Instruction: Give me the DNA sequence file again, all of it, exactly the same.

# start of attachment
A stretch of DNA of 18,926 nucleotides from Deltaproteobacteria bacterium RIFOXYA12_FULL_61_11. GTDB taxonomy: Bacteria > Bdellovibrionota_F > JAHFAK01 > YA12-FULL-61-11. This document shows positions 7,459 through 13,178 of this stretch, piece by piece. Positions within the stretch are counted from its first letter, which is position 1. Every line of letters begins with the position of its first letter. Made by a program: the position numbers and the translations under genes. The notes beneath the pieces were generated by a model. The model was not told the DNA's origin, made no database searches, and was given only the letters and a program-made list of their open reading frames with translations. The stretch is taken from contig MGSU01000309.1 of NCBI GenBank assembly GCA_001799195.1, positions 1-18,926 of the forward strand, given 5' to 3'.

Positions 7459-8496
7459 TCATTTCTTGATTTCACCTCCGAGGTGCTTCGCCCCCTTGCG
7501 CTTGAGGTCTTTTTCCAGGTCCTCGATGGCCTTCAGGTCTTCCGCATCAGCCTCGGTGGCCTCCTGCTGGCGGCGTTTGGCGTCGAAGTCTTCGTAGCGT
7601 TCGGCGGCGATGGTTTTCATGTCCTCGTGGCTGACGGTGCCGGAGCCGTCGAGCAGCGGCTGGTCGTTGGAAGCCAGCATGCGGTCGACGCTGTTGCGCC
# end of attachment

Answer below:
A stretch of DNA of 18,926 nucleotides from Deltaproteobacteria bacterium RIFOXYA12_FULL_61_11. GTDB taxonomy: Bacteria > Bdellovibrionota_F > JAHFAK01 > YA12-FULL-61-11. This document shows positions 7,459 through 13,178 of this stretch, piece by piece. Positions within the stretch are counted from its first letter, which is position 1. Every line of letters begins with the position of its first letter. Made by a program: the position numbers and the translations under genes. The notes beneath the pieces were generated by a model. The model was not told the DNA's origin, made no database searches, and was given only the letters and a program-made list of their open reading frames with translations. The stretch is taken from contig MGSU01000309.1 of NCBI GenBank assembly GCA_001799195.1, positions 1-18,926 of the forward strand, given 5' to 3'.

Positions 7459-8496
7459 TCATTTCTTGATTTCACCTCCGAGGTGCTTCGCCCCCTTGCG
7501 CTTGAGGTCTTTTTCCAGGTCCTCGATGGCCTTCAGGTCTTCCGCATCAGCCTCGGTGGCCTCCTGCTGGCGGCGTTTGGCGTCGAAGTCTTCGTAGCGT
7601 TCGGCGGCGATGGTTTTCATGTCCTCGTGGCTGACGGTGCCGGAGCCGTCGAGCAGCGGCTGGTCGTTGGAAGCCAGCATGCGGTCGACGCTGTTGCGCC